There are two ways to postpone student loan payments: forbearance and deferment. Both have their pros and cons, but it’s important to understand the difference before you make a decision. In this blog post, we’ll break down the difference between forbearance and deferment so you can choose the right option for you.
What is Forbearance?
A forbearance is an act of mercy or leniency in which a creditor agrees to postpone or reduce the payments on a debt. The purpose of forbearance is to provide a temporary reprieve for the debtor, who may be experiencing financial hardship. Forbearance is typically granted at the request of the debtor, and it is important to note that interests still accrue during this period. Forbearance is not a forgiveness of the debt, and the debtor is still obligated to repay the full amount owed. However, it can provide much-needed relief during difficult times. Forbearance should not be confused with deferment, which similarly postpones payments but does not accrue interest during that period.
What is Deferment?
Deferment is the process of postponing a payment or obligation. Deferments are often used in the context of loans when a borrower is unable to make their regular payments. In this case, the lender may agree to defer the loan for a certain period of time. Deferments can also be used for other types of obligations, such as tax payments or court appearances. In most cases, deferments are granted on a case-by-case basis and must be approved by the party to whom the payment is owed.
However, some deferments, such as those for federal student loans, are automatic and do not require approval. Deferment can provide temporary relief for borrowers who are facing financial hardship, but it is important to note that interest will continue to accrue during the deferment period. As a result, deferment should only be used as a last resort after all other options have been exhausted.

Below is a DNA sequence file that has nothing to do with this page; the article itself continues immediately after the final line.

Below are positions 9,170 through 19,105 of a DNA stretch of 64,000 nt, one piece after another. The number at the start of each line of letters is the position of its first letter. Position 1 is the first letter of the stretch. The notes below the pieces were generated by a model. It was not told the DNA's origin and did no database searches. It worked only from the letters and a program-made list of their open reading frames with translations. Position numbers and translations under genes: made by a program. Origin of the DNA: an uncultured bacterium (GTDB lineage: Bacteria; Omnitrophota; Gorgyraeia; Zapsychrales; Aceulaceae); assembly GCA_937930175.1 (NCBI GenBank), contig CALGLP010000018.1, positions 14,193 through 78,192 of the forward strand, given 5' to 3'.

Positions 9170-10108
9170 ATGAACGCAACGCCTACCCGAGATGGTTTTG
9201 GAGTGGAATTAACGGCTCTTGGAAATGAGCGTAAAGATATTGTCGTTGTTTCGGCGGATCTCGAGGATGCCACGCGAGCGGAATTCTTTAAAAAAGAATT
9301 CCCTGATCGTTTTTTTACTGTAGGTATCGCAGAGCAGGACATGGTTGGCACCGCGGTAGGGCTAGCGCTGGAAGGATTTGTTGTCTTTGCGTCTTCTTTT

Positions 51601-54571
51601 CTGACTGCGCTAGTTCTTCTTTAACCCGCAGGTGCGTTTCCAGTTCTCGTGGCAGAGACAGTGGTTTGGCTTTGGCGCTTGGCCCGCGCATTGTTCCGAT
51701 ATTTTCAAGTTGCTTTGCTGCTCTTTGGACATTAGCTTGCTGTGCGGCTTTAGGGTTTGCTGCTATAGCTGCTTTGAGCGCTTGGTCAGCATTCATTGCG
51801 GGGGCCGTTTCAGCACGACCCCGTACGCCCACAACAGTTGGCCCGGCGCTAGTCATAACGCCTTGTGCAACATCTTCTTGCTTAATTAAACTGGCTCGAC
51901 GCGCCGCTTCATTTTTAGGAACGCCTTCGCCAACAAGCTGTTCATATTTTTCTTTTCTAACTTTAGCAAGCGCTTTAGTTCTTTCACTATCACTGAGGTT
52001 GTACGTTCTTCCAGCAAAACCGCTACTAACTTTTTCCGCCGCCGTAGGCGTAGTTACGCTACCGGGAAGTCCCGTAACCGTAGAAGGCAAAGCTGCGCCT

Difference between Forbearance and Deferment
Forbearance and deferment are both options for temporarily postponing student loan payments. Forbearances are granted at the discretion of the lender, while deferments are available for certain types of loans under specific circumstances. One key difference between forbearance and deferment is that interest continues to accrue during a forbearance, while it is postponed during a deferment. Forbearances are typically granted for shorter periods of time than deferments, and they may be requested more often. As a result, borrowers should carefully consider their options before requesting either type of relief.
The main difference between forbearance and deferment is that forbearance usually doesn’t have any interest charges, while deferment does. In addition, the government may pay the interest on your loans during periods of forbearance, but not during periods of deferment. If you are having trouble making loan payments, it’s important to understand the differences between these two options and choose the one that will be best for you.